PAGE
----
imagery and the autonomic nervous system
go here Our bodies are an incredible network of nerves, signals, chemicals, inputs and outputs, all working together in order to perform exactly as we think and as we need. We have already explored how exercise imagery can help us maintain the health and even potentially increase the strength of the connections between our mind and body.
The hypothesis is a logical one. If the neural pathways and cortical output signal underpin the health and performance of our muscles which are connected to our Nervous System, then could the same thing hold true of the parts of the body connected to our Autonomic Nervous System, our heart, lungs and other vital organs? They too are connected by neural pathways and controlled by signals from the brain, even if it is done subconsciously.
enter site Science has already shown that we can enact change within our bodies on a subconscious level. A great example of this is the work of Fabrizio Benedetti (1). In 1993 he found that participants experienced a far reduced sense of pain in their right hand or foot after a cream had been applied to it which they were told was a painkiller, when it was in fact completely benign. The study went on to show that the brain was actually producing pain numbing chemicals and releasing them in the part of the brain related to the hand/foot. Through conscious thought participants were controlling brain function governed by subconscious thought.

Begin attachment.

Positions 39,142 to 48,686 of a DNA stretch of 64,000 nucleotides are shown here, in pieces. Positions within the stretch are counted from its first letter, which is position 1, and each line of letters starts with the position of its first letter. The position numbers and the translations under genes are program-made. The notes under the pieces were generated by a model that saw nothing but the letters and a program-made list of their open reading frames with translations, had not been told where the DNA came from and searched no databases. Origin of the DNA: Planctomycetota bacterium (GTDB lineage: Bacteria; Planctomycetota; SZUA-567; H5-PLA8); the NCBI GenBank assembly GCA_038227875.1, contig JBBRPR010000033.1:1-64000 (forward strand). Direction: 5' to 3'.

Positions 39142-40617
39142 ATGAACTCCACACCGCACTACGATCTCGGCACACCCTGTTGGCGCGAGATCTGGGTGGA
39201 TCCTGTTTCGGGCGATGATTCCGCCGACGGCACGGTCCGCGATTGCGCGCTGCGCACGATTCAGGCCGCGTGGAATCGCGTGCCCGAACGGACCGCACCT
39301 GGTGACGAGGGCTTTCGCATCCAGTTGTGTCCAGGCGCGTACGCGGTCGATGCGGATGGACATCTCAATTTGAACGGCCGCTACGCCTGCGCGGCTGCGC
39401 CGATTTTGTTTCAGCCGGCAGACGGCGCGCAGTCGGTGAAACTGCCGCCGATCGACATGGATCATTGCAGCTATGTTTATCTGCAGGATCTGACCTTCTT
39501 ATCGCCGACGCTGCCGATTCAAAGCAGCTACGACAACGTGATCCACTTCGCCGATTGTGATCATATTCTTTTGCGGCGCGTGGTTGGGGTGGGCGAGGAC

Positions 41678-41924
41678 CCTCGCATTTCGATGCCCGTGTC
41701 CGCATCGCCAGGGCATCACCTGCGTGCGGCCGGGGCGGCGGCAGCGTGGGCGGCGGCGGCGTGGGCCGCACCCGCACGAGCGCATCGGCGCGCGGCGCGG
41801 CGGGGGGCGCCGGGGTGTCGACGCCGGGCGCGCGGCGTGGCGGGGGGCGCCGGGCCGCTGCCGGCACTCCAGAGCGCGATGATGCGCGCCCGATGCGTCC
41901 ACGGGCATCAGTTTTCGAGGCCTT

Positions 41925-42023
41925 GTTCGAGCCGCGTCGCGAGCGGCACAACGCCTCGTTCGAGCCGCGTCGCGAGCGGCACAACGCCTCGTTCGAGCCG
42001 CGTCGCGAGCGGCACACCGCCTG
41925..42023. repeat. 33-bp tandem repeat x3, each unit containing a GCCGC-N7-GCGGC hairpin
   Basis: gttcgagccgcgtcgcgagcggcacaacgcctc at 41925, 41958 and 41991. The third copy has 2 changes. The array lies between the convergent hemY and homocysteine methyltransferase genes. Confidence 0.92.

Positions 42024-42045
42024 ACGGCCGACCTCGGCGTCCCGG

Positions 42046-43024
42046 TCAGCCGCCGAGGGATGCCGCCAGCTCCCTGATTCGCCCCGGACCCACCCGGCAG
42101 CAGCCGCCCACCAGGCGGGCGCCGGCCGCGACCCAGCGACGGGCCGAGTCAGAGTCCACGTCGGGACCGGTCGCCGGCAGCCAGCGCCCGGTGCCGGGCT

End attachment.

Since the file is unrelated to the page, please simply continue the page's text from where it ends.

Moreover, it has been shown that we can directly influence organs, such as our lungs, through conscious thought. One study by Freeman & Welton (2) into asthma sufferers, for example, demonstrated that through visualising open airways and reduced inflammation participants were able to severely reduce their symptoms.
go So, by treating our body as we have treated our muscles with exercise imagery, using concentrated thought to create a positive outcome, who knows to what extent we may be able to improve the health and function of our entire working body by building and strengthening the connection between our mind and body.
(1) F. Benedetti, Somatotopic Activation of Opioid Systems by Target-directed Expectations of Analgesia, 1993
(2)L. W. Freeman & D. Welton, Effects of Imagery, Critical Thinking and Asthma Education on Symptoms and Mood State in Adult Asthma Patients: A Pilot Study, 2005